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United States Department of Agriculture

Agricultural Research Service


item Holt, Scott
item Miller-fosmore, Candace
item Cote, Gregory - Greg

Submitted to: Letters in Applied Microbiology
Publication Type: Peer Reviewed Journal
Publication Acceptance Date: 1/25/2005
Publication Date: 3/1/2005
Citation: Holt, S.M., Miller-Fosmore, C.M., Cote, G.C. 2005. Growth of various intestinal bacteria on alternansucrase-derived oligosaccharides. Lett in Appl Microbiol. 40:385-390.

Interpretive Summary: We used food-grade bacteria to convert cane or beet sugar to new carbohydrates. These new carbohydrates were tested for their ability to support the growth of various bacteria commonly found in our intestinal tract. We discovered that they supported the growth of certain beneficial bacteria but did not support the growth of potentially harmful or undesirable bacteria. These experiments were done with pure bacterial cultures but show that these new products may be useful in foods or animal feeds. Experiments with mixed natural populations of bacteria should show if they can be used as prebiotics, which are food and feed ingredients that benefit digestion, growth, and health.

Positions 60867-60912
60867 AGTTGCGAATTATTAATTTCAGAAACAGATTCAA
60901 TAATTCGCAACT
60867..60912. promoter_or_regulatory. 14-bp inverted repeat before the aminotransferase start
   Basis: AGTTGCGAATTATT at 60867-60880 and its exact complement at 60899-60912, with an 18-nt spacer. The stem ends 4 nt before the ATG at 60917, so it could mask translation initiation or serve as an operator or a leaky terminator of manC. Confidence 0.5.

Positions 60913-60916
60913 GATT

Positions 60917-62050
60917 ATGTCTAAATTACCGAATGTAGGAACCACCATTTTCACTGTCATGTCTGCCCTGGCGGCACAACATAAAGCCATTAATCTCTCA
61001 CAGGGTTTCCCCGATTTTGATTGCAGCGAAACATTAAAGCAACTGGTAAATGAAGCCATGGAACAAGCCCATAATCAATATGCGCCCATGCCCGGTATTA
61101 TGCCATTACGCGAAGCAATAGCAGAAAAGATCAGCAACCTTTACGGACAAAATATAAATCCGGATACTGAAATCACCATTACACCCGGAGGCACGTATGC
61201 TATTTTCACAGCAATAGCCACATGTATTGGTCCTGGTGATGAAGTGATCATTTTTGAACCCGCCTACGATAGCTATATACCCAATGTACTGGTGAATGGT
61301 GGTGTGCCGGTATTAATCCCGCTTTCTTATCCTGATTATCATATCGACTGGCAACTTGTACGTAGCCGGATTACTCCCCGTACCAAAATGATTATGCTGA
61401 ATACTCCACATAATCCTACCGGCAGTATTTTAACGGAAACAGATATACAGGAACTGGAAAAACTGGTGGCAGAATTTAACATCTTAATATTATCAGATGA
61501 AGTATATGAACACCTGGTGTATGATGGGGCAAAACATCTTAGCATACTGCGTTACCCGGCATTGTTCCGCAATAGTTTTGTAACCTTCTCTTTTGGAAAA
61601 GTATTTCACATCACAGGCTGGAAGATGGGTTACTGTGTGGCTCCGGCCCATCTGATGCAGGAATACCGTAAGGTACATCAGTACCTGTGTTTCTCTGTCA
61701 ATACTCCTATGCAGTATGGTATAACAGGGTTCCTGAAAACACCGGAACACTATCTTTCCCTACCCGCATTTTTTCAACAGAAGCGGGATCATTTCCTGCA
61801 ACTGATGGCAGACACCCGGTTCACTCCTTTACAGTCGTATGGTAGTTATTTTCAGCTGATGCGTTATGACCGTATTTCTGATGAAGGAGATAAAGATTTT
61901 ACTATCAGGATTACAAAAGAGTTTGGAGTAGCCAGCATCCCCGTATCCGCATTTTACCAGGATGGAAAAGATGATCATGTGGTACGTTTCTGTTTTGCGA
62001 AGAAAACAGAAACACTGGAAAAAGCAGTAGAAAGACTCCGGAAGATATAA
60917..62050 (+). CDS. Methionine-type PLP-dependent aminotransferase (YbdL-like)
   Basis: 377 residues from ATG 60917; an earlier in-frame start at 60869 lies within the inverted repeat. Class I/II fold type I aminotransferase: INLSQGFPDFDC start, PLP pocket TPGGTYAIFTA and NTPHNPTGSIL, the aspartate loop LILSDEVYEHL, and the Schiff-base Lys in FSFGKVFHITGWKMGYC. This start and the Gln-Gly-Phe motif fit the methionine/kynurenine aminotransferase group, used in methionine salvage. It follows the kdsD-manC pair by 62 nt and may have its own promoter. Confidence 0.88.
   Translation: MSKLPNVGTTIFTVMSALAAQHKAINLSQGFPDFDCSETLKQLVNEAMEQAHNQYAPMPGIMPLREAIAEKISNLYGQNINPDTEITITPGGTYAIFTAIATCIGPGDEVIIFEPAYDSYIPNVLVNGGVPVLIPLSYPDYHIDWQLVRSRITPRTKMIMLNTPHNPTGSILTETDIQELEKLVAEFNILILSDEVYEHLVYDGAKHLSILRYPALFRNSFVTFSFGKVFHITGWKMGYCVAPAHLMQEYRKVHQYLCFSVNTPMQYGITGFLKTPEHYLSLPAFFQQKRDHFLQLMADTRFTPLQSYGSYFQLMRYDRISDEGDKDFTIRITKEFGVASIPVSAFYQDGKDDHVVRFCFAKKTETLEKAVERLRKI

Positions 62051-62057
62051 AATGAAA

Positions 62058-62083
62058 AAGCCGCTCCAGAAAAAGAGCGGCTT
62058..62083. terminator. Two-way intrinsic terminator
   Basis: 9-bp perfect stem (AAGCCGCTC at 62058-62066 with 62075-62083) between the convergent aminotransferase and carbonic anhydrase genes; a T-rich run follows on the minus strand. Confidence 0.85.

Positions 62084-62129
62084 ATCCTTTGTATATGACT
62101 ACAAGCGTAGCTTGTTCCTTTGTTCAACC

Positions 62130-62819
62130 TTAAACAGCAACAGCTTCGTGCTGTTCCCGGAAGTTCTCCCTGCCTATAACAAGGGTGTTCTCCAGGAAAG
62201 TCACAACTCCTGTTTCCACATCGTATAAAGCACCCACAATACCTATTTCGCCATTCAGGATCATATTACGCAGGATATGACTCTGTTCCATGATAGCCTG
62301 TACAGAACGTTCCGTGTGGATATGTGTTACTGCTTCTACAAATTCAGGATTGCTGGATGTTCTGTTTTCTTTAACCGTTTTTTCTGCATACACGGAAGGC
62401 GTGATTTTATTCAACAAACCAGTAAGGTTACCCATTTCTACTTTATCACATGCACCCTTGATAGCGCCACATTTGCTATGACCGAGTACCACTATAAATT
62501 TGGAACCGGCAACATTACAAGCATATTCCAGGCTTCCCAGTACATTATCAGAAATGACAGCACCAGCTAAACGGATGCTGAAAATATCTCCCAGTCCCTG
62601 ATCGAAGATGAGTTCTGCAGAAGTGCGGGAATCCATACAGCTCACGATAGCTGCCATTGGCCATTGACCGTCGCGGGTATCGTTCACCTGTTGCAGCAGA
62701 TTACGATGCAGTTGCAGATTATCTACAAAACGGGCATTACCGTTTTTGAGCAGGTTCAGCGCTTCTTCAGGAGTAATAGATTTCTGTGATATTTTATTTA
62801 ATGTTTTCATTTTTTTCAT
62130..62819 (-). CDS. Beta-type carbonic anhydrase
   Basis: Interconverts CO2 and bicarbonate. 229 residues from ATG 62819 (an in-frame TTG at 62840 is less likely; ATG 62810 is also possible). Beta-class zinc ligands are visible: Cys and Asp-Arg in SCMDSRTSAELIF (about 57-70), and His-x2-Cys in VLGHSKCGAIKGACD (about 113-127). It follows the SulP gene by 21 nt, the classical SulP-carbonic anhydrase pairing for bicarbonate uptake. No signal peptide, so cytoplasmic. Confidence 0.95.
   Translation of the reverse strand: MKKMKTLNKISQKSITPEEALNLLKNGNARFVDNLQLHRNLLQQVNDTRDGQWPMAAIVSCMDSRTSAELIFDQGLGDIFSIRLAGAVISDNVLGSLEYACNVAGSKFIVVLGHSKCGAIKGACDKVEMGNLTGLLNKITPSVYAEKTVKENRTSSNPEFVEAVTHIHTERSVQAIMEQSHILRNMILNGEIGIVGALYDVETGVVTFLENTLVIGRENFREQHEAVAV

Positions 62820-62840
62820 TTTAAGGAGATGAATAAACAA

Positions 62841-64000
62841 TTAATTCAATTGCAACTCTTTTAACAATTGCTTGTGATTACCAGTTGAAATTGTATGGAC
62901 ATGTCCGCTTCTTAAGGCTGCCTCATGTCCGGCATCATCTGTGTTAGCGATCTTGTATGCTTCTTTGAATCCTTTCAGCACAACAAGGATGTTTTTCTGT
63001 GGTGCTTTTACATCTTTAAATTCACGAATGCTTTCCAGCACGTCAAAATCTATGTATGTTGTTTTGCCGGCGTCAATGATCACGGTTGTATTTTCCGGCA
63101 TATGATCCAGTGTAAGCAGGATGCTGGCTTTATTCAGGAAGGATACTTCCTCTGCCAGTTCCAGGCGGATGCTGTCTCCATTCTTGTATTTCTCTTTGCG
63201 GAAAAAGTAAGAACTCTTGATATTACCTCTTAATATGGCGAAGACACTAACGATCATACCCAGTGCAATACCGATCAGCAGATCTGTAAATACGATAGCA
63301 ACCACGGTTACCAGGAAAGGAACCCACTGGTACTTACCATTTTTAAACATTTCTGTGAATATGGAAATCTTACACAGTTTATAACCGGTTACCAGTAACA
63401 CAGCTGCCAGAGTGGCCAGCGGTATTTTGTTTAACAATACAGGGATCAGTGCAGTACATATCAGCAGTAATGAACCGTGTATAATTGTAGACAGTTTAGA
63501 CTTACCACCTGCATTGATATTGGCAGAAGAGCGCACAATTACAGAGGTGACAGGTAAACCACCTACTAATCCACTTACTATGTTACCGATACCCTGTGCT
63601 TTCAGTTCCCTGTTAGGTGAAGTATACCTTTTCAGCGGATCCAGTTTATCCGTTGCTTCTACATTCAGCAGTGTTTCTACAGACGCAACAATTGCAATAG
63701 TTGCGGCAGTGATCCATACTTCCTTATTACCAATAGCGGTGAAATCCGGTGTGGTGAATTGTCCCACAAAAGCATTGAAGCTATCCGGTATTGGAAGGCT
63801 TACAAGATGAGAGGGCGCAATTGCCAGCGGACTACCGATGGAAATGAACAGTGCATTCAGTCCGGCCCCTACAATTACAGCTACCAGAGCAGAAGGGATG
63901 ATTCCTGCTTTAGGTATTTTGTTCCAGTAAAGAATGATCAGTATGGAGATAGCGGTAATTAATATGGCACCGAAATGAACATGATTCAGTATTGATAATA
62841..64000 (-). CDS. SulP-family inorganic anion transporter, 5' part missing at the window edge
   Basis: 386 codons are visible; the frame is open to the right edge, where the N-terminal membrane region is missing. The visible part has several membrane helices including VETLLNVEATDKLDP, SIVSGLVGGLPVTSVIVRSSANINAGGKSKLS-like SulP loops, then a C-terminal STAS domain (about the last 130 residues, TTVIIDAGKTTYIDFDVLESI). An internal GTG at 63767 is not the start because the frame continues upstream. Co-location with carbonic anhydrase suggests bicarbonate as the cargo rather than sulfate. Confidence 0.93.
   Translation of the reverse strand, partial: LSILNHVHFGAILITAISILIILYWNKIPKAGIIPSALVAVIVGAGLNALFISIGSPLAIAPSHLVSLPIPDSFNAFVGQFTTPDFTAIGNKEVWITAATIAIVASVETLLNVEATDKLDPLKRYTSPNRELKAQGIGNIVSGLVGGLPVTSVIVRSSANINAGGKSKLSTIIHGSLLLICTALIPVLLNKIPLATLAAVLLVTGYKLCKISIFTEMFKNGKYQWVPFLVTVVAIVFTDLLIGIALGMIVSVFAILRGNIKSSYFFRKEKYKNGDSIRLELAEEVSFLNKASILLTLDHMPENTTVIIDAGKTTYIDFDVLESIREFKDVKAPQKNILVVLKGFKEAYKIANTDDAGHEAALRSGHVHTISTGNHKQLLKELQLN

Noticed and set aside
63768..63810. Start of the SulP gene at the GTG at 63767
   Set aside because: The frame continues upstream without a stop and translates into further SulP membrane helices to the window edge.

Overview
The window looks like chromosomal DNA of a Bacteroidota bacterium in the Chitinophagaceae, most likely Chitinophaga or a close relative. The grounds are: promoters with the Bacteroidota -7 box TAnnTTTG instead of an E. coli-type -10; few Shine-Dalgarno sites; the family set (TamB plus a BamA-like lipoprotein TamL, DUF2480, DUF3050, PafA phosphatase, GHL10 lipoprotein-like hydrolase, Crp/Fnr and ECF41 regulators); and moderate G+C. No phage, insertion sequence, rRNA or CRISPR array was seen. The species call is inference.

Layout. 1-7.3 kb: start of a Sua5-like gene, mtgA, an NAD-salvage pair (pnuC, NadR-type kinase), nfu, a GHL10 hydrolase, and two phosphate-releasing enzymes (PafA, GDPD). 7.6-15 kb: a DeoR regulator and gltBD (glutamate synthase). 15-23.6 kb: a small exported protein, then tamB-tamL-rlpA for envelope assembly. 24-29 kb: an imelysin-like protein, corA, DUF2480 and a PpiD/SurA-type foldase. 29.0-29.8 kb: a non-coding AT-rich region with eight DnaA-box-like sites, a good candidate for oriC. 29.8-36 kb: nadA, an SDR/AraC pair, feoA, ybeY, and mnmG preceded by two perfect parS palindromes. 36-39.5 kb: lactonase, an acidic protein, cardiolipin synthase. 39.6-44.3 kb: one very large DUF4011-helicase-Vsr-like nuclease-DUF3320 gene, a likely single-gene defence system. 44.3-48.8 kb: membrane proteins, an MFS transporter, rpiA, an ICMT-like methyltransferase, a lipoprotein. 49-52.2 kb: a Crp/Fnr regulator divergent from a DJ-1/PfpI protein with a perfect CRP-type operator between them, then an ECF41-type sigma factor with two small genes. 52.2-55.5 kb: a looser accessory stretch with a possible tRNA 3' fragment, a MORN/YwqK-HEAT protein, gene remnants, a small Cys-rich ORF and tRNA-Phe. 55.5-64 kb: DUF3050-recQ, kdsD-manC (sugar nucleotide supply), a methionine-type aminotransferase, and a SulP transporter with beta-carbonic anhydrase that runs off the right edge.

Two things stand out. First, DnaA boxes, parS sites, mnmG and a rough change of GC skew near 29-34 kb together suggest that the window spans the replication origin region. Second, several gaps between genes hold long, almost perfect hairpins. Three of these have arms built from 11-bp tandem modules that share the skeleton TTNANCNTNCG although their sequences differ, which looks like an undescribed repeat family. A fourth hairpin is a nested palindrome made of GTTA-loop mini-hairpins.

Technical Abstract: Our aim was to determine if alternansucrase-derived oligosaccharides can support the growth of various intestinal bacteria. Growth and acid formation were assessed from each culture after five days incubation in a medium containing oligosaccharide as sole carbohydrate source. Enzyme formation in Bifidobacterium species was determined using API ZYM. Most of the Bifidobacterium species tested showed growth on all five of the oligosaccharide preparations tested while coliform and pathogenic bacteria displayed no or little growth. Bifidobacterium species tested displayed an elevated level of alpha-glucosidase activity on the maltose and raffinose oligosaccharide preparations. The alternansucrase-derived oligosaccharides showed potential application as prebiotic dietary supplements to selectively stimulate the growth of beneficial colonic bifidobacterial species.

Last Modified: 06/28/2017
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